Accomplishment: Definition


Hannah Chung

A science teacher at AHS, Mr. Liles receives donuts during Teacher Appreciation Week.

Everyone is an individual; defined by the things they have experienced and how they have continued on. While reflecting back upon my life, I remember the time I was disappointed to have only gotten second place in the spelling bee but others would still congratulate me for my “accomplishment,” even though I believed it to be anything but. Another time, I had received a B+ on a difficult math test, to which I was grateful to see. This leads me to question, what is an accomplishment?

There are many different definitions to accomplishments. For example, Webster’s dictionary defines an accomplishment as, “something done admirably or creditably.” But once again, I ask, how do we know when we have done something admirable or credible?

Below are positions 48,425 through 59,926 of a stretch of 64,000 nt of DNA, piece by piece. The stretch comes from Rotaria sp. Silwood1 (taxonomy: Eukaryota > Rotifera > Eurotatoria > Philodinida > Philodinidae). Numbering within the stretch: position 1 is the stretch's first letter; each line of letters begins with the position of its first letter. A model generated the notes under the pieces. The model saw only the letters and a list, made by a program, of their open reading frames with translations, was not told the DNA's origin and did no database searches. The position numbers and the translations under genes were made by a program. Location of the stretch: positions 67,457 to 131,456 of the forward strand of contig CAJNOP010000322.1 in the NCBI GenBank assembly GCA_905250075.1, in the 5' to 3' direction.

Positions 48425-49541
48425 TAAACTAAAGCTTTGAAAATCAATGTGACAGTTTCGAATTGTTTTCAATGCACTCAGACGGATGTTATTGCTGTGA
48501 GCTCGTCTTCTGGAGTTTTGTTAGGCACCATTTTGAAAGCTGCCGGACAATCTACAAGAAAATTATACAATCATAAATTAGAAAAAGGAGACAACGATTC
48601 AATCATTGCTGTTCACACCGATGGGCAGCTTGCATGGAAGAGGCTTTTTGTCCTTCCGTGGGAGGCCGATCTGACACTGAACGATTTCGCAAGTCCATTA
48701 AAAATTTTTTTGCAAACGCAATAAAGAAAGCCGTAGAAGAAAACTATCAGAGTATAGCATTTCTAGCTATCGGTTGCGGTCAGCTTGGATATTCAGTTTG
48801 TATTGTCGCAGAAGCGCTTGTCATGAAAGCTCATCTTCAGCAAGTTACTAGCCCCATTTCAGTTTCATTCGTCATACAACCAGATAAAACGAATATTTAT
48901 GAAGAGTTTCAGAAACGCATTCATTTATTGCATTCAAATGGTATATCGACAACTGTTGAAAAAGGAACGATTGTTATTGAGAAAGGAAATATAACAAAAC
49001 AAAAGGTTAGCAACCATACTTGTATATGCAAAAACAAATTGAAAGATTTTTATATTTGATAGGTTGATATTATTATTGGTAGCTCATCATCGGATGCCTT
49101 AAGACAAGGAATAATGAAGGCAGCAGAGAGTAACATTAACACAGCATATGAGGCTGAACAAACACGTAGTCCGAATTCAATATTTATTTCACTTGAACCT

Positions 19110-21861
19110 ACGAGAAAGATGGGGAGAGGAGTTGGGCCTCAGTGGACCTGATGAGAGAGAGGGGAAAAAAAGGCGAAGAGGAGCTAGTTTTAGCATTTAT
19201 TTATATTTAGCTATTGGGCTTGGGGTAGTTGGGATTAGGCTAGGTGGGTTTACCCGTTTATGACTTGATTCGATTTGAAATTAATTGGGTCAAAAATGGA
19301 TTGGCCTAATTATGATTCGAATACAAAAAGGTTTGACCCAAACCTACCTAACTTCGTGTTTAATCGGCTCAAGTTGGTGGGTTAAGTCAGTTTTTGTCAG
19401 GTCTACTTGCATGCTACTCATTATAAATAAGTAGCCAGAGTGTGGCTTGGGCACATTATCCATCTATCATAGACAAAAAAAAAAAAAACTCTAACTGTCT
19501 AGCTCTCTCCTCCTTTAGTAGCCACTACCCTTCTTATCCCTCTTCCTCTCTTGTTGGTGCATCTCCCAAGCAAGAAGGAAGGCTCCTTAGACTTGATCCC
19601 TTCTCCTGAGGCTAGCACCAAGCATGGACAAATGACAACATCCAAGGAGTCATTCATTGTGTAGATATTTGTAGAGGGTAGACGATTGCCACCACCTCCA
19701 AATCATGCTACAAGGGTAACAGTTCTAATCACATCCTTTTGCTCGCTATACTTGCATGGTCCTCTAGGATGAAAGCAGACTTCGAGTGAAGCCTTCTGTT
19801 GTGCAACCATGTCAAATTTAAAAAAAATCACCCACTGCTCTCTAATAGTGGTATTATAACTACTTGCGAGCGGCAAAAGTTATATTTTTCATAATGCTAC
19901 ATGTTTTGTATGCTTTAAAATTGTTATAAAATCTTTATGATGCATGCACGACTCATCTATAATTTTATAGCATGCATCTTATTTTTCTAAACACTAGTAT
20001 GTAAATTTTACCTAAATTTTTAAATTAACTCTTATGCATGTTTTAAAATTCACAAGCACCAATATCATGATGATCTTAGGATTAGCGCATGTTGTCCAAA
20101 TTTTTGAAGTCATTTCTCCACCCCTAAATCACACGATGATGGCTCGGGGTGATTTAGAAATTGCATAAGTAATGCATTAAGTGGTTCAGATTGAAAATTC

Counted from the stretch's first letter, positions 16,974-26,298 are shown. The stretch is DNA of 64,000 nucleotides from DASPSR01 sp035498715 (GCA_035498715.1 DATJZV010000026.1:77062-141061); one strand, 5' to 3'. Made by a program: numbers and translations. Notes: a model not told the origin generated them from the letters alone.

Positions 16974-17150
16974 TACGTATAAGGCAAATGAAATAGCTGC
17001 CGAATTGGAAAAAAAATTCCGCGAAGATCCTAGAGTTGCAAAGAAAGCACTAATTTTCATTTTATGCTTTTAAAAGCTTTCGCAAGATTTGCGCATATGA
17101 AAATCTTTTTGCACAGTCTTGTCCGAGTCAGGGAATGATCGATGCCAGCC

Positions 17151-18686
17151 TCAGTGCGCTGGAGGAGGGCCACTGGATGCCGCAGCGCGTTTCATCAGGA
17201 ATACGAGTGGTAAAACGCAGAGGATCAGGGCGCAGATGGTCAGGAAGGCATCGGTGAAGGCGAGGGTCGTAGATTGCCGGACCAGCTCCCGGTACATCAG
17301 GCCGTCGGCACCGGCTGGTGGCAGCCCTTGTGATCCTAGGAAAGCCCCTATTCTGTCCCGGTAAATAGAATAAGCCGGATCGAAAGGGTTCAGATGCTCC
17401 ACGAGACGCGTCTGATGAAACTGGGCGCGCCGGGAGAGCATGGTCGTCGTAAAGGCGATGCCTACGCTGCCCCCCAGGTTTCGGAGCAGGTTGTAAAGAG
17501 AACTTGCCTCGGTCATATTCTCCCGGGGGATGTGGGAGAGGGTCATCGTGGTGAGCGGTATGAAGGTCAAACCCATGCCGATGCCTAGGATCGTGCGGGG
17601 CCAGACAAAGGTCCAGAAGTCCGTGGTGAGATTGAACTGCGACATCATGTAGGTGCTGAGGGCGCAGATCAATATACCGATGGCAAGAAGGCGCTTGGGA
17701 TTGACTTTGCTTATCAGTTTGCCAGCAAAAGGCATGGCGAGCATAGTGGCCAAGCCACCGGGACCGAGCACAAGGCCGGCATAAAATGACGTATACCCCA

Some might say that finally growing tall enough to be able to ride the roller coaster is a big accomplishment, whereas some might say being the first place runner for a marathon is simply an accomplishment. These two different scenarios each elicit the same feeling: joy. Each time a goal or motivation is accomplished, a feeling of satisfaction and pride occurs; bringing the person’s motivation to continue working hard. This leads me to conclude an accomplishment is simply a human need for approval from themselves and others.

Yet, accomplishments cannot occur without hard work and an abundance of motivation. There are two different types of motivation: extrinsic and intrinsic. Extrinsic motivation is based on tangible external reinforcements from the environment whereas intrinsic motivation aims to seek optimum levels of joy. Which type of motivation leads to an accomplishment? Stanley Schachter and Jerome E. Singer have the theory that the desire for joy equals the intensity of motivation leading us to set goals and accomplish them.